Sunday, July 22, 2007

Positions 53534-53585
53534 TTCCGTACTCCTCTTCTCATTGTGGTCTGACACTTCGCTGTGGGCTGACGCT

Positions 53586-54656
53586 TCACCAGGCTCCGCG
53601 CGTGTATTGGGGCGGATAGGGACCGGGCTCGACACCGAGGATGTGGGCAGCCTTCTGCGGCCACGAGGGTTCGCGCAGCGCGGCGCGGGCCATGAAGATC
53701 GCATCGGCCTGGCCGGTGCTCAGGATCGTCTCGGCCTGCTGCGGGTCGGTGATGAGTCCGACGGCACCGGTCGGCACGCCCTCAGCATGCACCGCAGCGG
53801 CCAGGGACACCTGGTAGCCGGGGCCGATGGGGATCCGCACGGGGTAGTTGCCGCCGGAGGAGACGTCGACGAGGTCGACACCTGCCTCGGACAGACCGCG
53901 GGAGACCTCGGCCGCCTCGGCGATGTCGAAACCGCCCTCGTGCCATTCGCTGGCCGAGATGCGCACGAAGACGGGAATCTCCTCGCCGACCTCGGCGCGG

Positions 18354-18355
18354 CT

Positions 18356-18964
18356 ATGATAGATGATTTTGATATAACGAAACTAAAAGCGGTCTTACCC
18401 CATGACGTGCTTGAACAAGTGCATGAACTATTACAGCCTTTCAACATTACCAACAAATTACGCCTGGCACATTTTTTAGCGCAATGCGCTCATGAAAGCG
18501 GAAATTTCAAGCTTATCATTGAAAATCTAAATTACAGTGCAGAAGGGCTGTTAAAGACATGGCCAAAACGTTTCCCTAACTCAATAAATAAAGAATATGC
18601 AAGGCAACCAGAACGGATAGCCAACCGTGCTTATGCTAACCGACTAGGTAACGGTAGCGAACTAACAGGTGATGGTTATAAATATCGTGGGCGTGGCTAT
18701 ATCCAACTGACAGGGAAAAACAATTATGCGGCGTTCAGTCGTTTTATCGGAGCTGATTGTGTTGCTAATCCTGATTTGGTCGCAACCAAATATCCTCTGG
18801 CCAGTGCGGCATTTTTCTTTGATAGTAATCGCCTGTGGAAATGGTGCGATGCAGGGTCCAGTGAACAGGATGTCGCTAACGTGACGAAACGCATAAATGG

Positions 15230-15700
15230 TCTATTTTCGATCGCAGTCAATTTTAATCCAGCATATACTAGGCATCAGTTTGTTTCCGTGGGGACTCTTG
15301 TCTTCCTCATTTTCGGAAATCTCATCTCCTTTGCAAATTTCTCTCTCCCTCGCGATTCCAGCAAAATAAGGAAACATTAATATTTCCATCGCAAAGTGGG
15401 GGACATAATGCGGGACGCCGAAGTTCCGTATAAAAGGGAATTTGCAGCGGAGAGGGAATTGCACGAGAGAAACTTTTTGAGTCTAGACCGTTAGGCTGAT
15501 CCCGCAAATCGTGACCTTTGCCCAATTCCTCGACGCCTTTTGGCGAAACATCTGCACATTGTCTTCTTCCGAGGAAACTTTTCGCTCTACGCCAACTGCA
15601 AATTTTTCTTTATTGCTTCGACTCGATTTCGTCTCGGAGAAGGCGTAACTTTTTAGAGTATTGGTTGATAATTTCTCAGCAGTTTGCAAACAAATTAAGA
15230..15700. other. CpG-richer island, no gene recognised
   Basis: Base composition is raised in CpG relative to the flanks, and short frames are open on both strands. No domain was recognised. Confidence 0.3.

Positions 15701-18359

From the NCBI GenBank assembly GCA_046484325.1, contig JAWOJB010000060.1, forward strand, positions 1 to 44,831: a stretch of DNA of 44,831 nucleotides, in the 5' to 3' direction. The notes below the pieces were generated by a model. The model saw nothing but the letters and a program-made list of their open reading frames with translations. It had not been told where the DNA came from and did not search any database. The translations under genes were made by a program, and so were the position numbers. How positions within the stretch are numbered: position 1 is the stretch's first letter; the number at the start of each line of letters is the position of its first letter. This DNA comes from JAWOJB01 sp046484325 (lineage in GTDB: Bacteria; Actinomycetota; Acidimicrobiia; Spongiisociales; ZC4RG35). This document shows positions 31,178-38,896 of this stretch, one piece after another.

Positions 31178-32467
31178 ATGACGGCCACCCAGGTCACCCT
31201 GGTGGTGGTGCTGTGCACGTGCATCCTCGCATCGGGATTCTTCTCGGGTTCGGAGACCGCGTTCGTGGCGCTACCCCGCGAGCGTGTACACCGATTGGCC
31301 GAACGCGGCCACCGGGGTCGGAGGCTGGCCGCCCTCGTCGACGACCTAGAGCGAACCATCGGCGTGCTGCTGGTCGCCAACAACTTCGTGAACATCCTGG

Another one of the lost RKO films that Turner Classic has revived. I was quite disappointed in this one, though based on viewer comments at IMDb, I'm in the minority. The film pretends to be a comedy, and the plot falls squarely in the traditional screwball "comedy of reconciliation" genre, but it isn't really very funny. Ann Harding and Lucille Browne are the daughters of the rich Henry Stephenson; Harding's casual lover is William Powell, debauched heir to a shipping company who is in the midst of running the company into the ground due to his neglect. Browne has just gotten married, and Harding, who believes that marriage is the "business" of women, sets out to trap Powell, who is also carrying on with a married woman (Lillian Bond). She imagines she'll be a savior to Powell, whom she thinks can be goaded into becoming a great man (though he says he much prefers considering the lilies of the field). Harding sets herself and Powell up to be caught by her father in a compromising position, so Powell does indeed do "the right thing" and marries her, but on their honeymoon, he proposes divorce in six months. Powell is soon working hard at his business, but Bond comes back into his life, and when Browne lets slip in an angry moment that Harding set Powell up, Powell leaves her immediately. The finale takes place at a dinner party at which Powell, who is planning to travel abroad with Bond, is supposed to sign an important shipping contract with the Postmaster General. There is a slapstick fight in the kitchen between the butler (Reginald Owen) and the chef, but the party itself is just gloomy, and though Powell does come home at the end, his return strikes me as completely unmotivated, just to give the film a happy ending. The light tone of the first half is undone in the second half, when both Powell and Harding are constantly dispirited, and the otherwise fine actors can't make those much of those moods. There are some amusing lines now and then. When Harding gasps after seeing a picture of a tarted-up Bond in the newspaper, her sister asks what's wrong and Harding replies, "I was reading a new recipe for tomato surprise." I also enjoyed Powell's appraisal early on of Harding as "coolly virginal but exquisitely inviting." The whole thing should have had a faster pace, and the climactic party scene falls totally flat. One of the few times I've been disappointed in a William Powell performance. [TCM]

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